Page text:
Presidential campaign snapshots
“I believe that things are starting to happen here.”
— Carson said during a speech as results for the Nevada caucuses came in. He finished far behind. Politico reported the Detroit native is under pressure to drop his presidential bid after a string of back-of-the-pack primary finishes.
“I believe we are poised to have a very good night on Super Tuesday.”
— Said Cruz, shaking off his disappointing third-place finish in Nevada.
“Cruz appeared in Houston with Texas Gov. Greg Abbott, his mentor and former boss, who on Wednesday endorsed the tea party-backed senator. Texas offers the biggest delegate prize on Tuesday, and Cruz’s campaign is depending on a solid win there to survive
“Forget about it.”
— Kasich’s message to Republicans who think he should drop out of the GOP presidential contest. Kasich and Marco Rubio’s campaigns are in a fierce battle to become the so-called establishment alternative to front-runner Donald Trump.
“Kasich’s campaign is running a strategy that relies on surviving through the March 1 Super Tuesday contest and winning Michigan’s March 8 primary. Kasich says people need to “chill out” because there’s a “long way to go” in the GOP nominating contest.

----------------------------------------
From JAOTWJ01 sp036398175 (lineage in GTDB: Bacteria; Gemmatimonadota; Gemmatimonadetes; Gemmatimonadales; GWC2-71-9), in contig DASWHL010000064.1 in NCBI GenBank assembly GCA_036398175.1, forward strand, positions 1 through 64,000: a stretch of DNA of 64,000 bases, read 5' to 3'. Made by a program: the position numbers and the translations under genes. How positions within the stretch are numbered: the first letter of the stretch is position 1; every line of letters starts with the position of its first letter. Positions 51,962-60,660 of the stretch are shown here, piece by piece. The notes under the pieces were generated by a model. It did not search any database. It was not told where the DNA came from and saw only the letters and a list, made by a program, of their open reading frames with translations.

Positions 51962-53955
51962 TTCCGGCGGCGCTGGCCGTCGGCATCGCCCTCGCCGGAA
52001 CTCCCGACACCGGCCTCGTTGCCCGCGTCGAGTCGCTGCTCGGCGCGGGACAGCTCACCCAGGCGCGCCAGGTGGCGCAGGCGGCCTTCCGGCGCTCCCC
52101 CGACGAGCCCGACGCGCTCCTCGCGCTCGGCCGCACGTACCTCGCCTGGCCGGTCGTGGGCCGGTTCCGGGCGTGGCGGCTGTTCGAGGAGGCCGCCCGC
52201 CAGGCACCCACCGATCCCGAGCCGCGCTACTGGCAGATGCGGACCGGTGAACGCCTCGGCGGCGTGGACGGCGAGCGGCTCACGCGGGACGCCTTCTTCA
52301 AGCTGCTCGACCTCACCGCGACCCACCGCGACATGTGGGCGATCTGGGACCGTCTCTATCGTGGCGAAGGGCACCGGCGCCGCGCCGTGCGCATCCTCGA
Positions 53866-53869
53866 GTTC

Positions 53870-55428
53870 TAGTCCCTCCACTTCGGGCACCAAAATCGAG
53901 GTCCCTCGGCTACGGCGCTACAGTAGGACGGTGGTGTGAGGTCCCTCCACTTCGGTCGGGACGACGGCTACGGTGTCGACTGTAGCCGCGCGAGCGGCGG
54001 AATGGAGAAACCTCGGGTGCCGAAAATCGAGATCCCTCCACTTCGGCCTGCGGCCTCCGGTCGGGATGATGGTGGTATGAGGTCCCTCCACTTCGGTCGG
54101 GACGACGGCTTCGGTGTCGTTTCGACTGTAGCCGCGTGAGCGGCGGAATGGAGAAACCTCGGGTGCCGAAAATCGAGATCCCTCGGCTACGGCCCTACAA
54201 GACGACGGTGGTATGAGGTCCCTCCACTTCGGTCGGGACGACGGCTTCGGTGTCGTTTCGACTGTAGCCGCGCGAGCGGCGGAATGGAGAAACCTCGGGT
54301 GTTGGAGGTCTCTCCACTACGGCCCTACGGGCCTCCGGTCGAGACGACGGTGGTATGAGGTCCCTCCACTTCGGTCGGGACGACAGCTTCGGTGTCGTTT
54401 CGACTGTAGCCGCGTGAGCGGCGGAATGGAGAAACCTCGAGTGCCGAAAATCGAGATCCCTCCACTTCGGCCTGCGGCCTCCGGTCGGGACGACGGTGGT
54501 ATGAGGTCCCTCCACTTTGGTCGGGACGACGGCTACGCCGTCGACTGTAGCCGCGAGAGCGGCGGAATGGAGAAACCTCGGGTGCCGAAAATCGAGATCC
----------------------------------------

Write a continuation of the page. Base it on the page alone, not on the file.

“The sooner we can get this race narrowed, I think the easier it’s going to be to stop Donald Trump.”
— Said Rubio, who edged out Ted Cruz for second place in the Nevada caucuses. The Associated Press finds the difference was fewer than 2,000 votes.
Appearing Wednesday on NBC’s “Today” show, Rubio said the majority of Republicans don’t want Trump to be their nominee for president
“I would want somebody that could help me with government, so most likely that would be a political person.”
— SaidTrump on Wednesday during an appearance in Virginia, a state voting on next week’s so-called Super Tuesday. “You want somebody that can help you with legislation, getting it through.”
“I think that my work with her over the years has been something that I have looked upon with awe.”
— Said Senate Democratic Leader Harry Reid who is endorsing Clinton for the Democratic presidential nomination.
The Nevada senator noted her work on health care, and said “she’s the woman” to become the first female president of the United States.
“This is not some kind of personal vendetta” against billionaires.
— Said Sanders, whose main campaign theme has been decrying the influence of the wealthiest Americans as he praised billionaire Microsoft Corp. co-founder Bill Gates for his philanthropy during a CNN town hall forum.
From Detroit News wire services